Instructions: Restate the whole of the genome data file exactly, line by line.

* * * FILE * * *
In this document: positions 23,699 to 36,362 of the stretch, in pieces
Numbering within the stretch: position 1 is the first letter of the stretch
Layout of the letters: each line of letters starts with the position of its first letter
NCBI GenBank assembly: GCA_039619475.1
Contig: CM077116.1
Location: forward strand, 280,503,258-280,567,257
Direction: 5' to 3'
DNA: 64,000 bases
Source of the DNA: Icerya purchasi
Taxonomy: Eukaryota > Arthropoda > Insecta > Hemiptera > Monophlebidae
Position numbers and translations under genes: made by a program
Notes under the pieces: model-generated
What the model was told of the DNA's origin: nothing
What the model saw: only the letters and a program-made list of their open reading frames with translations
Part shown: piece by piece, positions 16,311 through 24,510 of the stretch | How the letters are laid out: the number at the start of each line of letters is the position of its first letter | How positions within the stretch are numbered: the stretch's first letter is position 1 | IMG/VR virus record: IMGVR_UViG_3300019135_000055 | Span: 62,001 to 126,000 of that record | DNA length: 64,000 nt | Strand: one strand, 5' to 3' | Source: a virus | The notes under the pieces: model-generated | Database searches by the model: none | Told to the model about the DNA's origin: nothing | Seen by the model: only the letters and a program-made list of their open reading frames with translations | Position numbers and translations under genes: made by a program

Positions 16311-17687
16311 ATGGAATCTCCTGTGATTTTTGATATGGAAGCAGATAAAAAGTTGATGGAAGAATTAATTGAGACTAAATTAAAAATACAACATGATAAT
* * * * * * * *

In this document: positions 23,699 to 36,362 of the stretch, in pieces
Numbering within the stretch: position 1 is the first letter of the stretch
Layout of the letters: each line of letters starts with the position of its first letter
NCBI GenBank assembly: GCA_039619475.1
Contig: CM077116.1
Location: forward strand, 280,503,258-280,567,257
Direction: 5' to 3'
DNA: 64,000 bases
Source of the DNA: Icerya purchasi
Taxonomy: Eukaryota > Arthropoda > Insecta > Hemiptera > Monophlebidae
Position numbers and translations under genes: made by a program
Notes under the pieces: model-generated
What the model was told of the DNA's origin: nothing
What the model saw: only the letters and a program-made list of their open reading frames with translations
Part shown: piece by piece, positions 16,311 through 24,510 of the stretch | How the letters are laid out: the number at the start of each line of letters is the position of its first letter | How positions within the stretch are numbered: the stretch's first letter is position 1 | IMG/VR virus record: IMGVR_UViG_3300019135_000055 | Span: 62,001 to 126,000 of that record | DNA length: 64,000 nt | Strand: one strand, 5' to 3' | Source: a virus | The notes under the pieces: model-generated | Database searches by the model: none | Told to the model about the DNA's origin: nothing | Seen by the model: only the letters and a program-made list of their open reading frames with translations | Position numbers and translations under genes: made by a program

Positions 16311-17687
16311 ATGGAATCTCCTGTGATTTTTGATATGGAAGCAGATAAAAAGTTGATGGAAGAATTAATTGAGACTAAATTAAAAATACAACATGATAAT